Verbal energy: Surrogates and other placeholders
We know candidates can't be everywhere at once, but we could use a better term for their stand-ins on the campaign trail.
I'm always a little taken aback when a bit of what I think of media or political jargon enters the mainstream vocabulary – especially when it has somewhat of a negative overtone.
Several election cycles ago, for instance, everybody learned what a "sound bite" was. Now a skillfully captured bit of audio really can tell a story in eight seconds. But there's a reason everyone learned the term "sound bite" during the presidential elections of the late 20th century, and not, say, during the Lincoln-Douglas debates, and it's not just because of technology.
"Sound bite" was one of the vocabulary words for a civics lesson about disengaged voters, candidates dumbing themselves down for the masses, and broadcasters looking to tell their stories in a form that would work in the time between commercials.
That was then; this is now. In the current political season I've noticed the odd term surrogate. It's used to mean "the person who is there when the candidate can't be." It's obvious that the candidates can probably all use as many surrogates as they can find.
But I'm trying to figure out why it seems such a peculiar word choice. Surrogate means essentially "substitute." It derives from a Latin verb that means "to elect as a substitute." It's not a term with any emotive resonance – nor is substitute, for that matter. A lot of us first learned that word at school. Substitute teachers were typically not the ones with whom we had our academic breakthrough moments. "Accept no substitutes" is a well-established catchphrase.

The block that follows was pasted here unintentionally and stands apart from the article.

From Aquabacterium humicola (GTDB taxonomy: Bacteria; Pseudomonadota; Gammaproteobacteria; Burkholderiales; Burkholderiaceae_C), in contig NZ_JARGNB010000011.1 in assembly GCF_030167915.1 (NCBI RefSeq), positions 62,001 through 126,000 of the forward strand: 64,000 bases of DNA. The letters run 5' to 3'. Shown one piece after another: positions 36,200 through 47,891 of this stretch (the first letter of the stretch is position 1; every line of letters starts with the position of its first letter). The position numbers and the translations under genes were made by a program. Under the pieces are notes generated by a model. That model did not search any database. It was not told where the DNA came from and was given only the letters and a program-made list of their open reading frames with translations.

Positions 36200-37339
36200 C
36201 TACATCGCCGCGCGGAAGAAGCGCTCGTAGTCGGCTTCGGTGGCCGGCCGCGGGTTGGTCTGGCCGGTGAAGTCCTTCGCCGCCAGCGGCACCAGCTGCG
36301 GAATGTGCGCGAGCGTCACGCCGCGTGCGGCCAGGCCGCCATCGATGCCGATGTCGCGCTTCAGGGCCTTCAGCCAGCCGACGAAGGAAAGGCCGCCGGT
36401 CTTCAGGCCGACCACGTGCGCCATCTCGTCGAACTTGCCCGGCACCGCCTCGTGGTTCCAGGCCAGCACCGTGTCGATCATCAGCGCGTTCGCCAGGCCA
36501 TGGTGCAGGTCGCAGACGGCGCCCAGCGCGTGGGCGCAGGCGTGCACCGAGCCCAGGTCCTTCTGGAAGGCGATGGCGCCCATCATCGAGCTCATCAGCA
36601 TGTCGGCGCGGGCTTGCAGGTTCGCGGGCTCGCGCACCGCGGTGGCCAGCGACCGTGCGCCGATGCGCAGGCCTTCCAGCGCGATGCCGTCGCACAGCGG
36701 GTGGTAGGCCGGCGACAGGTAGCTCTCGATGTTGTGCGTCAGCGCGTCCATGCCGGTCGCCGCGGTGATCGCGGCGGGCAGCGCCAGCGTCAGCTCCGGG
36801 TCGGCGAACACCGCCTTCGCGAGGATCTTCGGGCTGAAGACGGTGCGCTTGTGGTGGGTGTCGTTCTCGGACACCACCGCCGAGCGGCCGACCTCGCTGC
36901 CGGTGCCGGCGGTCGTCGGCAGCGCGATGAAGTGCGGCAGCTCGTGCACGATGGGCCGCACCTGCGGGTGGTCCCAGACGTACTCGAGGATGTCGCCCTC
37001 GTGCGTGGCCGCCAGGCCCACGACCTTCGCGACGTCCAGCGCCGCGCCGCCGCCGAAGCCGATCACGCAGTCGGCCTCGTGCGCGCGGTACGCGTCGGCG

"Sub" means "under," as in submarine, under the sea. But it figures in our words for a number of negative concepts - subversion, subterfuge, and surreptitious. This last term (whose "sur" was originally "sub") refers to "that which is snatched secretly."
Surrogate last popped into general public discourse during the 1980s in the context of surrogate motherhood – the idea of a woman carrying a child for parents unable to manage this on their own. (I'm condensing greatly here.) When I Googled the rather Dickensian-sounding Surrogate's Court in New York City, which handles cases involving estates and probate, as well as some adoption cases, I found some wonderful pictures of a Beaux-Arts building – and a lot of Google ads promising to connect me with surrogate mothers.
Hmm. What candidate would use this term with reference to his or her own trusted colleagues? ("I can't make it to Philadelphia tomorrow so I'll send Bill as my surrogate"? I don't think so.)
So what other words might do the job? How about lieutenant?
My dad was a proud son of the Land of Lincoln but also a big admirer of Gen. Robert E. Lee. On the bookshelf in the family room, which we passed often, there stood an edition of Douglas Southall Freeman's Civil War history, "Lee's Lieutenants." Eventually I realized that the "lieutenants" were actually generals.
We know lieutenant as a military rank and a rather junior one at that, but its literal meaning is "placeholder." Lieu means "place" in French; "in lieu of" is another way to say "instead of." A tenant is a "holder" of a property in consideration of payment to the owner.
Deputy is another possibility: "one given the full power of an officer without holding the office." Some countries call their members of parliament "deputies," but to Americans, that may suggest Barney Fife too strongly.
Then there's henchman. If it were possible for a word to have a five o'clock shadow, henchman would be it. In one of its earlier meanings, it would have been arguably exactly the word we're looking for here. But has it gone down-market over the centuries. It started out in the 15th century meaning "a squire or page to a person of high rank," and eventually morphed into "a trusted follower: a right-hand man." Its contemporary meaning is more "a member of a gang."
No wonder we're hearing so much about "surrogates," instead.